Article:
Today Slick’s is a vibrant hunting destination still going strong and attracting duck hunting enthusiasts from all over. In a normal season, around 1,100 hunters stay there and enjoy first-class accommodations and world-class hunting. It encompasses 1,850 acres today, 1,200 of which occupy flooded green timber, the big draw for any duck hunter traveling to the Grand Prairie. Farmland and a 150-acre reservoir round out the property, giving it everything a duck would want to spend the winter.

The place remains in the McCollum family and is managed by descendants Brad and Jay Moss. They are dedicated to making Slick’s special, as Brad explained. “If we ever turned the operation over to anyone else, you would lose that family feel. We always strive to treat people as we would want to be treated.”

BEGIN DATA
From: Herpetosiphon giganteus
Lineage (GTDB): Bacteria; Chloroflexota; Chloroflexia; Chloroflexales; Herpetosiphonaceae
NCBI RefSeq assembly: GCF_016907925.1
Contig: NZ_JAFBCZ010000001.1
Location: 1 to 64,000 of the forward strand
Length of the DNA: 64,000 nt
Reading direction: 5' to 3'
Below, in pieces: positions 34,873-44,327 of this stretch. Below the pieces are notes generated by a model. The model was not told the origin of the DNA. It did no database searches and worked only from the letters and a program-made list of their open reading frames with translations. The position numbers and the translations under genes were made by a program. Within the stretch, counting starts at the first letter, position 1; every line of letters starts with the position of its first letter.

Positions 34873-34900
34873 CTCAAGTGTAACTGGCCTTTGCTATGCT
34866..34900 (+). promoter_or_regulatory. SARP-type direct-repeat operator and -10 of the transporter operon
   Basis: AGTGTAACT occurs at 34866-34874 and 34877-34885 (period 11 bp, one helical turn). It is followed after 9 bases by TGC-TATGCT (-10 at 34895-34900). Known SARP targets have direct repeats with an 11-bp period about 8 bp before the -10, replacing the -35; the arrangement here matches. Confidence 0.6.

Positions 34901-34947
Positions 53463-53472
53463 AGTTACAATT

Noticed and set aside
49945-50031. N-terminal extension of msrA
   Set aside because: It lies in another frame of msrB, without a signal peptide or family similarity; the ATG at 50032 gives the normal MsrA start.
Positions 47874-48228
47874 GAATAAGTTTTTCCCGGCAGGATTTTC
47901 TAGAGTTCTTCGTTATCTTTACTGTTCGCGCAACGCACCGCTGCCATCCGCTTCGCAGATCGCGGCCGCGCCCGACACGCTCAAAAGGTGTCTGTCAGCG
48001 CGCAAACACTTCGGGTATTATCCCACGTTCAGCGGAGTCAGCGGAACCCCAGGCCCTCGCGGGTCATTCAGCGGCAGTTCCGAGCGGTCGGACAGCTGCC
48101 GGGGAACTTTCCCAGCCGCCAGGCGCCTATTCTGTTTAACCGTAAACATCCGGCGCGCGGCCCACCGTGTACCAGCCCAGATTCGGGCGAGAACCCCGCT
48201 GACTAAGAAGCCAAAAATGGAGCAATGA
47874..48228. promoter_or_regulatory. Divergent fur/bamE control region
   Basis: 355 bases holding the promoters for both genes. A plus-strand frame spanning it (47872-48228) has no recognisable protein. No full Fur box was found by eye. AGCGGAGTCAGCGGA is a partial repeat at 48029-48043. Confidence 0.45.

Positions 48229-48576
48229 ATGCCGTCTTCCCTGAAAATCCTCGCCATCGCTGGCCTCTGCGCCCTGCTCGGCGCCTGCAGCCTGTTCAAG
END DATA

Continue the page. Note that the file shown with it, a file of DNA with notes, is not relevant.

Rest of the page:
Brad described a typical hunting trip at Slick’s: 

“Guests arrive the day before their hunting trips begin and settle into their lodging for the duration of the stay. That night they have a nice meal at the lodge, followed by a full breakfast the next morning. Guests usually get up around 5 a.m., as we have plenty of time to get where we will be hunting as all of the areas are close by. After breakfast, they meet with their guide and head out for the morning. Arrival time back at the lodge varies depending on the hunting, but no party stays out past 10:30. We let the birds rest in the afternoons.” 

Slick’s has a loyal following, as Brad explained, “From opening day to New Year’s Day in the 2016–2017 season we only booked one new party. Provide consistent hunting and a great atmosphere, and people want to come back year after year.”